British-based cannabis-derived drugs company GW Pharmaceuticals to invest $100 million in new Kent facility

Published On: March 26, 2022Categories: Latest News2.2 min read

GW Pharmaceuticals, the UK-based biotech behind the first cannabis-derived drugs to secure FDA approval, is to invest $100 million in developing a new manufacturing facility in Kent. The investment was described by Chris Tovey, head of Europe and International at U.S. pharmaceuticals company Jazz Pharmaceuticals, which last year agreed to the $7.2 billion takeover of GW as “far and away the largest capital investment in the organisation’s history”.

Construction will begin imminently on the new facility, a 60,000 sq ft factory at the current GW base in the Kent Science Park in Sittingbourne. Jazz said around 100 new “highly skilled” jobs will be created when the facility opens in 2024 and the site will employ a total of 500 staff.

The site will be used to manufacture cannabidiol, the active pharmaceutical ingredient from cannabis used in its drugs, from plants grown commercially at secret locations across the UK. The site will also produce formulated drug products used in GW’s drugs, Sativex, which is used to treat symptoms of multiple sclerosis and Epidiolox, the more recently approved epilepsy treatment. The new facility will increase capacity for the manufacture of both drugs as well as support the manufacture of new medicines the company has in its pipeline.

GW pipeline of cannabinoid medicines include Nabiximols, a mouth spray intended to alleviate neuropathic pain, spasticity, overactive bladder, and other symptoms of multiple sclerosis. The company is also developing earlier-stage drugs it hopes will help tread other neuroscience disorders including autism spectrum disorder.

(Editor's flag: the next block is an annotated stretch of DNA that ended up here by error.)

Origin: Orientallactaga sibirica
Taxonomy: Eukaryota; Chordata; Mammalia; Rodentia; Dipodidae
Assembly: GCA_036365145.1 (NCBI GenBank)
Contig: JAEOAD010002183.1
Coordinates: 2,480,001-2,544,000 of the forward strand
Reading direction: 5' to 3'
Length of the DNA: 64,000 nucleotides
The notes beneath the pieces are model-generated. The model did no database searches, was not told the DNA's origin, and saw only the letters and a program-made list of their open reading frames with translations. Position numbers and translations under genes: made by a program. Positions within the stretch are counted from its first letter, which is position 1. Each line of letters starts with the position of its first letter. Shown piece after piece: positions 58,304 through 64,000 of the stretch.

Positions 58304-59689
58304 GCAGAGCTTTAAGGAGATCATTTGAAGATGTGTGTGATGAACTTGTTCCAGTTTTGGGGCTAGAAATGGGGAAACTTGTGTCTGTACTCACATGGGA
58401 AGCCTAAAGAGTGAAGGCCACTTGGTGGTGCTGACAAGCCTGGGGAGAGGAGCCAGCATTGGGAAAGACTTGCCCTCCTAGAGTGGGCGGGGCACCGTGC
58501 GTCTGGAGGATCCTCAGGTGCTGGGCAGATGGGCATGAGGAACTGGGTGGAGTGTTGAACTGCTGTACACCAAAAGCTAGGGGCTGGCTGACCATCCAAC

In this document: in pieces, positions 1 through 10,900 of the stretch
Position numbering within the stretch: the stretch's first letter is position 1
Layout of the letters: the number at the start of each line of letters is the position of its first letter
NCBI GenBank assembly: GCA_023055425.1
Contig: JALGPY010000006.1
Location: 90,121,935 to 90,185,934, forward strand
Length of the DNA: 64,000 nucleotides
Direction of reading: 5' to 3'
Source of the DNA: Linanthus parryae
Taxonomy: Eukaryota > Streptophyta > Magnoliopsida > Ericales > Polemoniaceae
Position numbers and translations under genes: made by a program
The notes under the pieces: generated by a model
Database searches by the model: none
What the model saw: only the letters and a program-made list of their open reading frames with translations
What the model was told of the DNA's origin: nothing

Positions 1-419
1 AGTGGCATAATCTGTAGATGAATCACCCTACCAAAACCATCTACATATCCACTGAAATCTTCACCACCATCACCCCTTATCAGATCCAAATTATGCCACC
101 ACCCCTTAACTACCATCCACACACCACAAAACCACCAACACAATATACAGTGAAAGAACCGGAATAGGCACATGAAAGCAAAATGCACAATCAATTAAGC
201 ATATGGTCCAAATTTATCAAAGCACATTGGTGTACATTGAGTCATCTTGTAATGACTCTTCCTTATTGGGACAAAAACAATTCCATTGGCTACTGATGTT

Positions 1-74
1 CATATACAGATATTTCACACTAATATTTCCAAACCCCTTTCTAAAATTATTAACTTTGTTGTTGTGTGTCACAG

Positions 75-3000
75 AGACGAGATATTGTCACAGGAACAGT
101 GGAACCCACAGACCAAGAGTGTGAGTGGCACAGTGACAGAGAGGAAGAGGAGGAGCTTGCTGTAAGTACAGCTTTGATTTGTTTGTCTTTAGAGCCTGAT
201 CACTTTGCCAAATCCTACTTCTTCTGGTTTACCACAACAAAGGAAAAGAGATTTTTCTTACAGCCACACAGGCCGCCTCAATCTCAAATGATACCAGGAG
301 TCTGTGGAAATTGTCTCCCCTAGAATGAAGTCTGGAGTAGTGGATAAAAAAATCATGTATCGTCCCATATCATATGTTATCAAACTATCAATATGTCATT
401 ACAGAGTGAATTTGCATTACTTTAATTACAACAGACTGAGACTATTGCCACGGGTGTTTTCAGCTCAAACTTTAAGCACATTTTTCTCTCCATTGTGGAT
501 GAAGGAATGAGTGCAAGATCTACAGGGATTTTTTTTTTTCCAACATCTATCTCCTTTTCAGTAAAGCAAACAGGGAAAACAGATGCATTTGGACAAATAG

Founded in 1998 when it became the first drugs company to secure a Home Office license to grow cannabis in the UK for medical research, GW first floated on the AIM sub-market of the London Stock Exchange in 2001. The company was subsequently listed on the Nasdaq in 2013 before being acquired by Jazz last year in a cash and shares deal worth $7.2 billion.

Jazz, which is specialised in neuroscience and oncology and is domiciled in Dublin, is itself listed on the Nasdaq and has a current market capitalisation of around $9.8 billion. Around a 1000 of the company’s 3000 employees are based in the UK across sites in Oxford, Cambridge and London.

It is hoped the investment in further developing GW’s Kent site will help increase group revenues to $5 billion by 2025 from $3 billion last year. George Freeman, the UK minister for science, research and innovation labelled the investment as a

“big sign of confidence in the UK life science ecosystem . . . [and] of UK expertise in cannabinoid science and medicines”.

While the government has a strategy to redevelop the UK’s drugs manufacturing sector, Jazz has not received any financial support for the investment. However, Tovey stressed its support is extremely important and that the company is

“very reliant on government leaning into everything that it says it’s going to do about continuing to create a really rich talent pool for the technical staff that we require on site”.

About the Author: Jonathan Adams

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